How to look for records of... Patients, doctors or nurses

How can I view the records covered in this guide?

View online

How many are online?

  • None
  • Some
  • All

Order copies

We can either copy our records onto paper or deliver them to you digitally

Pay for research

Use our paid search service or find an independent researcher

Visit us

Visit us in Kew to see original documents or view online records for free



The National Archives does not hold patients’ records and is not the best place to find information about doctors or nurses. However, this guide will help you find the doctors and nurses records that we do hold, most of which relate to the administration and policy of health services, as well as records from other archives.

There are many sources of information about medical staff, most of which are in other archives, although not all records survive. Most surviving records from hospitals are in local archives.

What do I need to know before I start?

Try to find out:

  • the full name of the patient, doctor or nurse
  • the hospital they worked or were treated in
  • approximate dates of employment or treatment

What records can I see online?

Medical registers (1859-1959)

Search UK Medical Registers on Ancestry.co.uk (£) for lists of doctors with their residence, qualification and date of registration.

What records can I find at The National Archives at Kew?

Records of the General Nursing Council for England and Wales (c1860-1984)

For rolls and registers of nurses maintained by the General Nursing Council consult:

  • the printed nominal indexes in DT 10/1-56 to locate records in DT 10 (1921-1973)
  • the printed nominal indexes in DT 11/1-9 to locate records in DT 11 (1944-1973)
  • DT 12 (1973-1983) – the records in DT 12/24-26 are not on a readable format

Although the Register in DT 10 was opened in 1921 it includes details of nurses who had qualified previous to this.

Records of midwives (1872-1983)

Browse the midwives rolls by year in DV 7 in our catalogue.

Records of medical staff in Poor Law Unions and workhouses (1833-1921)

Browse the registers in MH 9 (1837-1921) and the correspondence and papers in MH 12 (1833-1909) in our catalogue for records of nurses and matrons working for the Poor Law Unions and in the workhouses.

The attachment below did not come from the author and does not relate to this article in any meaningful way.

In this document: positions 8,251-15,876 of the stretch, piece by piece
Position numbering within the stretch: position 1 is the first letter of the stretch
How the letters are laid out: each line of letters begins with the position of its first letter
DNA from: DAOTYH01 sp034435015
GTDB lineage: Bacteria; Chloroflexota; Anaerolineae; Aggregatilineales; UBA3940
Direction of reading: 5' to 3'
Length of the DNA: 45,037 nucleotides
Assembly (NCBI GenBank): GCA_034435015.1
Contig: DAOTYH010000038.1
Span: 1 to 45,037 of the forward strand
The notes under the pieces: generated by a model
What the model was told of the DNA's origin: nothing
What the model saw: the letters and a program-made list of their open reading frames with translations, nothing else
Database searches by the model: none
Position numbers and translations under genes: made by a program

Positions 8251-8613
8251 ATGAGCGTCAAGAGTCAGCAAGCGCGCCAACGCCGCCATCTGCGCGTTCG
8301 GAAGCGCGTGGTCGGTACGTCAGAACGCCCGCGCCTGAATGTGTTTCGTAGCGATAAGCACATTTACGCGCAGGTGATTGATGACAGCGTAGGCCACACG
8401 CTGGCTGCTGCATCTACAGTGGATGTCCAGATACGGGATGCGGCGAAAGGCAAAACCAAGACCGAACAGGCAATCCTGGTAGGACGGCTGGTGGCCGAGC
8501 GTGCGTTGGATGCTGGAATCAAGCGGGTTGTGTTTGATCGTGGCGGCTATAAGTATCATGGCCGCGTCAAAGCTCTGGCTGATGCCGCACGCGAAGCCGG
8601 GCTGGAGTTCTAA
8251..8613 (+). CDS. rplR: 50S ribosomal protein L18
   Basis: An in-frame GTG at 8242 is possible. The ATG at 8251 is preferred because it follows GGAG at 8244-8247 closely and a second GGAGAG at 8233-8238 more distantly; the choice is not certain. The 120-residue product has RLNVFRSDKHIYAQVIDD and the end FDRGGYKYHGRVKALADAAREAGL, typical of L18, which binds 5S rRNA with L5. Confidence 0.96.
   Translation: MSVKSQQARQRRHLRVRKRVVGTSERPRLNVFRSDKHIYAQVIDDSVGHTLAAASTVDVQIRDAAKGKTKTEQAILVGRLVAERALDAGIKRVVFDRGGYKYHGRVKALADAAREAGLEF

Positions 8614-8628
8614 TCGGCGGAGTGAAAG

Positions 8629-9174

To access these records you will either need to visit us, pay for research (£) or, where you can identify a specific record reference, order a copy (£).

What records can I find in other archives and organisations?

Wellcome Library

Visit the Wellcome Library to view records of the Queen’s Nursing Institute (1887-1997), including lists of names submitted for appointment as Queen’s Nurses (1891-1969) and badge registers (1907-1945).

London Metropolitan Archives

Contact London Metropolitan Archives for records of London training schools for nurses, including Guy’s Hospital and the Nightingale Training School.

Lambeth Palace Library

Browse the name index to medical licences issued by the Archbishop of Canterbury from 1535 to 1775 and held by Lambeth Palace Library.

What other resources will help me find information?

Websites

Search the Hospital Records Database to find information on the location of hospital records, including those about staff and patients, in the UK.

Consult the genealogy and research advice within the Royal College of Nursing Library and Heritage Services for advice on finding records of nurses.

Visit the website of the Royal British Nurses Association for general information on the history of nursing.

Explore the Queen’s Nursing Institute’s District Nursing 150 website for historical accounts of district nursing and nurses.

Search Munk’s Roll on the Royal College of Physicians website for obituaries of Fellows of the Royal College of Physicians dating back to the founding of the college.

Did you know?

There was no central register of civilian nurses before 1921. Before 1919, when the General Nursing Council was established, records of nurses were kept by individual nurse training schools, most of which were attached to major hospitals, where the records can often still be found.

Health authorities are required to keep confidential records for the shortest practical time, though some hospitals may have older records. Administrative records of hospitals are normally closed for 30 years and patients’ records for 100 years.

The Medical Directory lists names and addresses of doctors from 1845. From 1858 all doctors had to be registered, with details published in the annual Medical Register.